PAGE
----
publication date: Feb. 5, 2021

Storytelling is a part of J Freireich’s legacy

By Paul Goldberg

J enjoyed explaining that the letter J in his name appeared in his birth certificate.

He had no idea why his mother, an immigrant seamstress at a Chicago sweatshop, put it there, but it was certainly not an abbreviation for an actual name, Jacob, for example.

J’s J was its own thing. No period was to be used.

Great stories beautifully told are a part of J’s legacy. He spoke with reporters and historians, leaving behind more primary source material than your average Joe.

Emil J Freireich died Feb. 1, aged 93, at MD Anderson Cancer Center.

Here are J’s stories in his own words:

  • Freireich’s conversation with Daniel Hayes, a breast cancer expert at the University of Michigan and former president of the American Society of Clinical Oncology, is particularly entertaining.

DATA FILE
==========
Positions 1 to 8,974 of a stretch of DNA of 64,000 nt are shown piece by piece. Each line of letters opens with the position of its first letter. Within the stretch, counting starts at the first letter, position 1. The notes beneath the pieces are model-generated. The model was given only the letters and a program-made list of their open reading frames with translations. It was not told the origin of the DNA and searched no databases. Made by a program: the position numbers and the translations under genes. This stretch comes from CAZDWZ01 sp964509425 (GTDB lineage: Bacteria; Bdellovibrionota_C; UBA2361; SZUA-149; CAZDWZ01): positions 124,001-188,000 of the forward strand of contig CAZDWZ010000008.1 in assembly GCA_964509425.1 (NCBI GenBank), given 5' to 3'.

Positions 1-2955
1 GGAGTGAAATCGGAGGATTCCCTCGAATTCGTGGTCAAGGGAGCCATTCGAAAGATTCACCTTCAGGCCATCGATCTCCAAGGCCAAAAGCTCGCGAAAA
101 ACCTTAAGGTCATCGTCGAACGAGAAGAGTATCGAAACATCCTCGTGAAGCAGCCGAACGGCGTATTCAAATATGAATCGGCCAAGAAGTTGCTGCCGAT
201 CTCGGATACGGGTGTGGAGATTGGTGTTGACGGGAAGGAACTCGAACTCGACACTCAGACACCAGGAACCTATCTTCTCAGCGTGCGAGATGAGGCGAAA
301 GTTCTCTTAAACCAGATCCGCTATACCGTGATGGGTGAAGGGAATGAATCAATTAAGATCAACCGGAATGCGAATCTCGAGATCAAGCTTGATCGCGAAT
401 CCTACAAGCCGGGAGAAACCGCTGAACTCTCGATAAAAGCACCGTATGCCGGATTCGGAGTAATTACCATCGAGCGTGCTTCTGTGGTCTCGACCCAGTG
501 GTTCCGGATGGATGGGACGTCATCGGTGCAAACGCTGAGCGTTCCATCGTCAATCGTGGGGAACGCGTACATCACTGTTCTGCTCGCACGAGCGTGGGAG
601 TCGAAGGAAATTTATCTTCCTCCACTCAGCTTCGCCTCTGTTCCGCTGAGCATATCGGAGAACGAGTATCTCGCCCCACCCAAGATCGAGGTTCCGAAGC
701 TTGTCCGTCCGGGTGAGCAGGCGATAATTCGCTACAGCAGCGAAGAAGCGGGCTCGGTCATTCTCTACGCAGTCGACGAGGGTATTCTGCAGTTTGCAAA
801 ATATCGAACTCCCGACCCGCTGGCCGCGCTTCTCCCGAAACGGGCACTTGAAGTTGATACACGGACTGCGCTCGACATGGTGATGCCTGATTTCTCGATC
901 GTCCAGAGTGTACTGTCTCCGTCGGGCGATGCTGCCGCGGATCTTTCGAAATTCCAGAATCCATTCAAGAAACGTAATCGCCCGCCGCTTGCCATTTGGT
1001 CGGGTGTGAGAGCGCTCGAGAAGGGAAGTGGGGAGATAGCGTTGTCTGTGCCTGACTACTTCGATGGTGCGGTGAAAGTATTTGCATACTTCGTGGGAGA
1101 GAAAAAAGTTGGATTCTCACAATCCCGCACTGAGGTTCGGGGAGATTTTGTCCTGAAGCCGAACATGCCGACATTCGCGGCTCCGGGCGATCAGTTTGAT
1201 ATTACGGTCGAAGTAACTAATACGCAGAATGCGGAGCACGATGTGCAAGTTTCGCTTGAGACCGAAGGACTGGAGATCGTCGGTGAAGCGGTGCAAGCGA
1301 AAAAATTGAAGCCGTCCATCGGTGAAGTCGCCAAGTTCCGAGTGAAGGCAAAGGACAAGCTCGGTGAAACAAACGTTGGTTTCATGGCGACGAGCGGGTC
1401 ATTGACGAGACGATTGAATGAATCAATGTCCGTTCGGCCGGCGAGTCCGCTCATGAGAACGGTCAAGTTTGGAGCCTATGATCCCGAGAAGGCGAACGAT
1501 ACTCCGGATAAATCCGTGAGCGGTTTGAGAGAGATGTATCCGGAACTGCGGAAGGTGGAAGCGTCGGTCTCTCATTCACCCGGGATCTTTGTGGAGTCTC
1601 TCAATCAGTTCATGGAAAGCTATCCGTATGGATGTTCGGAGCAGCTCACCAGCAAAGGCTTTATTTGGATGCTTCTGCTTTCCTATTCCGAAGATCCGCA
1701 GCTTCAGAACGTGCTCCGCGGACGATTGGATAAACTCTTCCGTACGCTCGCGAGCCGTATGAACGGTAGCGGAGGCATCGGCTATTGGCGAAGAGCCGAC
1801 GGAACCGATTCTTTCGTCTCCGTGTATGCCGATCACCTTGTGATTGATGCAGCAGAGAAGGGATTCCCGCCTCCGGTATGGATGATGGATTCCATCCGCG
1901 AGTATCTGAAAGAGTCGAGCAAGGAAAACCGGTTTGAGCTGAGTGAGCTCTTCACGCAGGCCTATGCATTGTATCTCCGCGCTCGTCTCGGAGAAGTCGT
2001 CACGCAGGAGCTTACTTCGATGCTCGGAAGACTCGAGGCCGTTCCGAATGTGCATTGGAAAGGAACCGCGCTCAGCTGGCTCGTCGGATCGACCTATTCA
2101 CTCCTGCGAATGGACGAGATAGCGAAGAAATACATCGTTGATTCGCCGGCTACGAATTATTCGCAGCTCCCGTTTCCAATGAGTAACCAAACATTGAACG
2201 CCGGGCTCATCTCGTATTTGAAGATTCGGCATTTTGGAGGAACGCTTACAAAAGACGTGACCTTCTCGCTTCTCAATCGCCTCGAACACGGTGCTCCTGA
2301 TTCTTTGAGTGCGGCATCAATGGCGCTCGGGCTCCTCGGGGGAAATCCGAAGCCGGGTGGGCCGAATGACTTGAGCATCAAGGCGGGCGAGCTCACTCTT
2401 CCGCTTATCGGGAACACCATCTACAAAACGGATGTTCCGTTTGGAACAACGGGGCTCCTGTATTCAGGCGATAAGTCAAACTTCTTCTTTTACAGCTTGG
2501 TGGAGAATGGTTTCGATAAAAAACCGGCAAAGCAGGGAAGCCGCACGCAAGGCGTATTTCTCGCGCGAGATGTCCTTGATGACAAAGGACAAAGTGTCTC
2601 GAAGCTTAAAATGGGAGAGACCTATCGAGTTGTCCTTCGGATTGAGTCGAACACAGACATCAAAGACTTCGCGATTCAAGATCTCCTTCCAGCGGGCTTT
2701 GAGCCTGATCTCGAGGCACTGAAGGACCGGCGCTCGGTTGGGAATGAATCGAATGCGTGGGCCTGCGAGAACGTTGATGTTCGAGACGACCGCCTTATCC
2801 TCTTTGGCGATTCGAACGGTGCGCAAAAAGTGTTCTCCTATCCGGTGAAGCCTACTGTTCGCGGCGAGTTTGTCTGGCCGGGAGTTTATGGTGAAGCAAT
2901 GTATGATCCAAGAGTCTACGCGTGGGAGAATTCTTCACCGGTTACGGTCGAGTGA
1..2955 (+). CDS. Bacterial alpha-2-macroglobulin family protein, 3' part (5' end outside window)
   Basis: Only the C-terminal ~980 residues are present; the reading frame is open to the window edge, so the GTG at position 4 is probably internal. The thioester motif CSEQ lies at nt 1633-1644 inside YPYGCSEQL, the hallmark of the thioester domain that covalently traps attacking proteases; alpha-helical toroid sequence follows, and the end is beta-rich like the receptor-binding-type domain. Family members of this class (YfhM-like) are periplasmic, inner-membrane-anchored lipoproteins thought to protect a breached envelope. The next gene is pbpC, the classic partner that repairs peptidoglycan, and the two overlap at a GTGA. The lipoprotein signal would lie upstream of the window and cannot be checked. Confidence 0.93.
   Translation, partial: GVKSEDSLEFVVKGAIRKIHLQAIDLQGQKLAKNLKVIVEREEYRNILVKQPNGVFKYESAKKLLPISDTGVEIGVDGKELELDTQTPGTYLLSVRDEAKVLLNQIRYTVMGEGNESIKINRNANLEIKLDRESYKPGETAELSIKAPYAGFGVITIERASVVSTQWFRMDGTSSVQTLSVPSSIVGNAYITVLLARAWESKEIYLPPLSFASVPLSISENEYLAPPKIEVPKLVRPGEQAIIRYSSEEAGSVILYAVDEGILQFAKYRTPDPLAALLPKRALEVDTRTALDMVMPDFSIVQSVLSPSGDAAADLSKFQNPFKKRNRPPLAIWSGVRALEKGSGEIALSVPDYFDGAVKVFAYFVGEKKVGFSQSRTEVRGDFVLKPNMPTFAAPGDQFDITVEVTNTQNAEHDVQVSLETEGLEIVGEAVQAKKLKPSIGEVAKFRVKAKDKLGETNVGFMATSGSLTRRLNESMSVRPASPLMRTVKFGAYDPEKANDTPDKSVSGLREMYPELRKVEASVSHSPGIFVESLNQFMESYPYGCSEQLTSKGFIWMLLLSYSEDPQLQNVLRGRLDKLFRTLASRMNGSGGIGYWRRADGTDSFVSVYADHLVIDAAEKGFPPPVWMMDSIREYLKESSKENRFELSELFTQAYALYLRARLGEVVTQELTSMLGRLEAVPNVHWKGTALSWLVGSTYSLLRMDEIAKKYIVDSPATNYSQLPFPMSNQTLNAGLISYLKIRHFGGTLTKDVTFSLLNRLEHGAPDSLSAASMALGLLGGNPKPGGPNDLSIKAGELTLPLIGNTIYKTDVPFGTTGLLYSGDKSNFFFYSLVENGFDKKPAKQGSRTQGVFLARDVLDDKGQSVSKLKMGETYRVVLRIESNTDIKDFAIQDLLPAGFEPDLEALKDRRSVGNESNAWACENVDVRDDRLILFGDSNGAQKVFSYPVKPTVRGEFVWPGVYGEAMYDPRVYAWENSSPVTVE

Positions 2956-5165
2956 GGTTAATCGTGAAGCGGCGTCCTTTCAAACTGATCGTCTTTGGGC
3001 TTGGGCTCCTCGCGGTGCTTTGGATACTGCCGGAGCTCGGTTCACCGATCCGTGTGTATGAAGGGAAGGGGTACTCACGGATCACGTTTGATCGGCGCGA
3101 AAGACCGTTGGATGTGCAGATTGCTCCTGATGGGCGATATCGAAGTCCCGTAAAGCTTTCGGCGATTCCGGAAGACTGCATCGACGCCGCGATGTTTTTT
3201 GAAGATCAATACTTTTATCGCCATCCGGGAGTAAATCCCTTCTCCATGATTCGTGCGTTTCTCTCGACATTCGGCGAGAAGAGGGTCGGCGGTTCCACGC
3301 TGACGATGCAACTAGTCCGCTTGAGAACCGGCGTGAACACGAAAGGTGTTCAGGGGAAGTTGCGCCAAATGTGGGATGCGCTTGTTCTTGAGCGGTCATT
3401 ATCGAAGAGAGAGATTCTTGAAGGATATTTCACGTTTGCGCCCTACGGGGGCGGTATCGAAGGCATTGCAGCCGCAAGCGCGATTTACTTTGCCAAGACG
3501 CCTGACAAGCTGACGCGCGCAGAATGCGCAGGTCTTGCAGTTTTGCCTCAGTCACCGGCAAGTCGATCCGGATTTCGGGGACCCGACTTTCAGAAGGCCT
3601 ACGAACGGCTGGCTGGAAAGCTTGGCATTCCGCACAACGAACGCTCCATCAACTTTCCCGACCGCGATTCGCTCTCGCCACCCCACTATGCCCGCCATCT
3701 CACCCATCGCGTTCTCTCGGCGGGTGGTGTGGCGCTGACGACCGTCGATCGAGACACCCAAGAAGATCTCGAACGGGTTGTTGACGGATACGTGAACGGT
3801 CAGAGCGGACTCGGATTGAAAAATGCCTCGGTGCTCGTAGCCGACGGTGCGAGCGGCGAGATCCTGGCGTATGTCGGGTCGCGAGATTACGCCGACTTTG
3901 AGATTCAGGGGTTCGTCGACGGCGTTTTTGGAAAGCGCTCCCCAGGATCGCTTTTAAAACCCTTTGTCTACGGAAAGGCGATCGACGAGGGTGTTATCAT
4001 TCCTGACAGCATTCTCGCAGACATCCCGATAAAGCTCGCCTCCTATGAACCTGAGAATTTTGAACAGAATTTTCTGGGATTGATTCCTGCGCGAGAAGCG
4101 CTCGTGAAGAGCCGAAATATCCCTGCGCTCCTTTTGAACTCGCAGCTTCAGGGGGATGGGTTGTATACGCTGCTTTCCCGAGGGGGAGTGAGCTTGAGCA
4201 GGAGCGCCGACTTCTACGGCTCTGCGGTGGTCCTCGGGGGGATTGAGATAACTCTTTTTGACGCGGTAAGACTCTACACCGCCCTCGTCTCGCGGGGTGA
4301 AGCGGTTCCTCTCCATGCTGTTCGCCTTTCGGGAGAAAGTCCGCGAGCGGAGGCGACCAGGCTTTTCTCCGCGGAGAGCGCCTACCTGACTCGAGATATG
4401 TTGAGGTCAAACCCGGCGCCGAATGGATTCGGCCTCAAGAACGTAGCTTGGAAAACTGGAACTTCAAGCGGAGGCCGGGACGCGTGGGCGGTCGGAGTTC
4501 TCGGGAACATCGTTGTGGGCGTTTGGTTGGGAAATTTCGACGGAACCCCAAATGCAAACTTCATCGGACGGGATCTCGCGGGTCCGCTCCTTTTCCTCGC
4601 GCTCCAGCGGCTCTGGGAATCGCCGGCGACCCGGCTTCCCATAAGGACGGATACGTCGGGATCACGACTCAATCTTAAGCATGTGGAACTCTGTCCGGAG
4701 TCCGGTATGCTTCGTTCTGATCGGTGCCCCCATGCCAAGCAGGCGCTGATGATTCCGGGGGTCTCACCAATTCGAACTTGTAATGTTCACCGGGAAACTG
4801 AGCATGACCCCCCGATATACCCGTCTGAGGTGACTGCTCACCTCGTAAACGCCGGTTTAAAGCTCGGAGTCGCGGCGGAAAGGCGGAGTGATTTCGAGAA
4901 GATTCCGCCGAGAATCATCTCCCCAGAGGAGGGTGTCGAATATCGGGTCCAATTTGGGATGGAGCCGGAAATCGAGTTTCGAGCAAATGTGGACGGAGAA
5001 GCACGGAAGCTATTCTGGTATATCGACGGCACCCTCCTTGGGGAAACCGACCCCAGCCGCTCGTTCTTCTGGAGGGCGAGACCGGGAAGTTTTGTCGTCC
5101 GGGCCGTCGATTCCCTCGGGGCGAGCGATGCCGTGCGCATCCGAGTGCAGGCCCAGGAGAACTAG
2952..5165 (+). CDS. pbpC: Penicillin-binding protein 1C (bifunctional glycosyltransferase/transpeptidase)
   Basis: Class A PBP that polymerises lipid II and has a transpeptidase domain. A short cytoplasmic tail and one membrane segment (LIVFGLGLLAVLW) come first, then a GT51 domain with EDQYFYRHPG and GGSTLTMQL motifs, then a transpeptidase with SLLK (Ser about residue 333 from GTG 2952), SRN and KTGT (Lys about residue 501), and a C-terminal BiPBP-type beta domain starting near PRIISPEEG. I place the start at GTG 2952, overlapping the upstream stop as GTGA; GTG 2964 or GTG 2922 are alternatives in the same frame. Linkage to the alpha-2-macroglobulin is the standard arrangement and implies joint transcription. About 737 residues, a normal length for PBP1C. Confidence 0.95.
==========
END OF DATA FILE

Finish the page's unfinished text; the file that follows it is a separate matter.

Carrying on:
• There is also a beautifully annotated, three-session, seven-hour oral history done by MD Anderson.

  • NIH historians, too, sat down with Freireich. The interview appears here.

  • Another fine resource is a book by John Laszlo, “The Cure of Childhood Leukemia: Into the Age of Miracles.” Laszlo, both a participant and a historian of these events, records a lengthy conversation with Freireich and makes it a part of the narrative.

In this issue, we supplement J’s storytelling with an obituary by MD Anderson, and appreciations by Hagop Kantarjian, Moshe Talpaz, and Otis Brawley.

Copyright (c) 2021 The Cancer Letter Inc.